RE-2 Administration Supports Controversial Summit Learning Platform

Changes Sought with Non-traditional, Multi-media Education Techniques

Trevor Phipps

The Summit Learning Platform, used at some schools within the Woodland Park RE-2  District, has become a topic that has generated much debate.

The Learning Platform issue, which showcases more  non-traditional technological approaches to teaching, ignited many heated comments during the school board races last November.

Moreover, a new more conservative board has taken office, with the majority members questioning aspects of this platform.

During some of the earlier board forums, some parents spoke out and said that the platform is why they chose to send their children to schools outside of the district. Others spoke positively of the platform and said that some students do really well with this format, and that it is a necessary tool to help students keep up with the world of changing technology.

After the new Superintendent Dr. Mathew Neal was hired at the beginning of the school year, he decided to contract out a third party firm to conduct an extensive review of the platform. The company “To the Core” then conducted their review in late October and November 2021.

During their review process, they observed classrooms and surveyed hundreds of parents (including ones who chose to leave the district), students, and staff members. The company then compiled all of the data they found into a report that outlined things that were working well with the Summit Learning Platform and some things that could change with it.

During a board of education work session that took place on Jan. 19, Jenny Klein with To the Core gave a presentation with all of the data that was found during the review.

The first part of Klein’s presentation focused on educating the audience about the Summit Learning Platform itself. Klein described that it is a tool of district staff and that the platform itself doesn’t provide any curriculum for students.

The platform is a computer program that contains progress/grade reports that parents can access at any time on their mobile phones. The platform also provides universal classroom feedback and curriculum for all staff across the district to access.

The district implemented the platform at the middle school level seven years ago and brought it to the high school three years ago after members from the public pushed the district to incorporate it. When the district implemented Summit, it took the place of several other digital tools used by the district including online classroom and report card programs.

Whereas some schools use a combination or computer-based programs to track attendance, behavior, grades, and curriculum, the Summit Learning Platform combines all of these tools into one interface.

Currently, the Summit Learning Platform is used at Woodland Park’s Gateway Elementary School for fourth and fifth graders, everyone attending the Woodland Park Middle School, and freshman and sophomores at the high school level.

During the first part of her presentation, Klein then went on to point out some specific things that the platform offers to support teaching and learning.

For one, the platform provides collaboration for teachers and classrooms, ,as well as providing a data warehouse that teachers, students, and parents can access. Summit Learning also contains a mentoring and coaching tracking system, and a digital assessment program.

The system also provides access to various digital learning tools and multimedia materials to aid the teachers in the classroom. The platform contains a curriculum management system that does not contain any curriculum itself, but it helps the teacher manage the curriculum they choose to teach.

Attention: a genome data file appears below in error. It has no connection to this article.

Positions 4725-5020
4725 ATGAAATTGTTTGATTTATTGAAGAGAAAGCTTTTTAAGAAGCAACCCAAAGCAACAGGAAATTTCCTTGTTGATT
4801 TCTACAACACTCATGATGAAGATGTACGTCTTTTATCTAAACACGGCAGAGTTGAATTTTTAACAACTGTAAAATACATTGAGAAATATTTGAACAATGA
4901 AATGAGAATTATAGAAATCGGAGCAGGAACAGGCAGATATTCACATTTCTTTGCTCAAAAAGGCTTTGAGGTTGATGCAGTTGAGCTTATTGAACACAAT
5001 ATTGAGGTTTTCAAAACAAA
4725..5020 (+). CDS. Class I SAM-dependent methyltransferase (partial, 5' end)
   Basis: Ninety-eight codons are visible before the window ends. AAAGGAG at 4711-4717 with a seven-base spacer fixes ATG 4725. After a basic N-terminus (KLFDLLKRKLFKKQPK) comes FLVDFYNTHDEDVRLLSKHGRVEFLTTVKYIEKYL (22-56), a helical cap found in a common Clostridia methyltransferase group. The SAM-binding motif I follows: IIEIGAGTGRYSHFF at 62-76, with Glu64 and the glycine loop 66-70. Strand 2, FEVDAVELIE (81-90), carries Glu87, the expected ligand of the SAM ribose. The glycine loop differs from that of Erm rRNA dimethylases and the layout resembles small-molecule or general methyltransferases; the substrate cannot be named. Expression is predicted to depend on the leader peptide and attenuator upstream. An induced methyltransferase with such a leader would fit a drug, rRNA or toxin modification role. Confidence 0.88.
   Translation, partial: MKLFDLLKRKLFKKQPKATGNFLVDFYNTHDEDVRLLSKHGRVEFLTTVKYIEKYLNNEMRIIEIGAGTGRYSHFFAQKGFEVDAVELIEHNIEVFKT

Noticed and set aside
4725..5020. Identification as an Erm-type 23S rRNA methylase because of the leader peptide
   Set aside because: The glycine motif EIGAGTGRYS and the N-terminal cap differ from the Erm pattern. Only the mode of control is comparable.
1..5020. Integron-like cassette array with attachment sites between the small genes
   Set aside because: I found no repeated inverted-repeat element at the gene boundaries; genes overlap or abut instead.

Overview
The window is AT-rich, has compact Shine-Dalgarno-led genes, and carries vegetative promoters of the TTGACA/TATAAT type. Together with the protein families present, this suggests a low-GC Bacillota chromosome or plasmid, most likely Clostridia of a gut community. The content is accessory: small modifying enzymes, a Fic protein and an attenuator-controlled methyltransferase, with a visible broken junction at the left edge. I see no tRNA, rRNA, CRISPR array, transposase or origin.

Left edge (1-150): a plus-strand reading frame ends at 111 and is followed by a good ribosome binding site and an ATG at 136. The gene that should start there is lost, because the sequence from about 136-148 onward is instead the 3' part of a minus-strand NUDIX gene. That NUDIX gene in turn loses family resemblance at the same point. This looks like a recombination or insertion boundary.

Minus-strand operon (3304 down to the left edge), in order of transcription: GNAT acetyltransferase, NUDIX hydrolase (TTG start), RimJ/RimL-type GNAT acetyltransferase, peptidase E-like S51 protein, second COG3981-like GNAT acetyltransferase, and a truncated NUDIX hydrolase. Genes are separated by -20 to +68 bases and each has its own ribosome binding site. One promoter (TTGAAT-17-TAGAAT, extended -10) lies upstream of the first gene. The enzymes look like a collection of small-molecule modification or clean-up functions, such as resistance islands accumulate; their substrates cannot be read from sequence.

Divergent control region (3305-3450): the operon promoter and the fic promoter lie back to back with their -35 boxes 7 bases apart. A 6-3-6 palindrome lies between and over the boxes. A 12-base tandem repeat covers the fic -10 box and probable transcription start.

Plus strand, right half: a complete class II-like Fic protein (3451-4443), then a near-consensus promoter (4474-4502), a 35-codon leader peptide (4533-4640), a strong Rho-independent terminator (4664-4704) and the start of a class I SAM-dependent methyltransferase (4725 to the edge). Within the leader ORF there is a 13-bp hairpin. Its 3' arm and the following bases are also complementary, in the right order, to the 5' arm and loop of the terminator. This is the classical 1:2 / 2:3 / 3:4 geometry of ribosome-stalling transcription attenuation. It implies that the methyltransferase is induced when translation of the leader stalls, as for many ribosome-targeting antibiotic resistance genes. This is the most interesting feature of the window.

The extensive review found positive factors from this platform including how it has helped to create a positive school culture at both the high school and middle school. The study showed that the focus on mentoring has created strong relationships between students and staff.

On the other side of the coin, the audit suggested areas of needed change.  Klein recommended that the district shift the use of Summit, and use it more as a tool that helps the instructors go back to more of a teacher facilitation model.

On Jan. 20 the district then issued a press release describing what actions district administrators plan to take after getting the results of the review.

According to Dr. Neal, the district plans to shift the focus in classrooms to being ones with less reliance on technology resources, and an increased emphasis on teacher-directed instructional time.

“Our teachers do an amazing job in the role of teaching,” the district superintendent said. “Moving forward, we are committed to increasing parameters around online resources, such as the use of YouTube and other digital media, to make sure screen time is significantly reduced in all classrooms. As this shift begins, our faculty members will be personally connecting with each family in our schools for feedback and support so we move forward intentionally.”

The district also plans to implement a more formalized method of communication between parents and teachers regarding the use of the platform. “It is important that we continue to help support students that may struggle utilizing the Summit Learning Platform,” said Neal. “We will be moving forward with strategies that allow our schools to continue to provide supplemental options for students that may find the platform challenging.”

During the board work session, Dr. Neal said that getting rid of the platform completely would not be feasible because that would mean returning to paper report cards and hard back text books, which don’t really exist anymore. The superintendent explained that the better (and less costly) option would be to change the way the platform is used to meet the needs of the stakeholders in the community.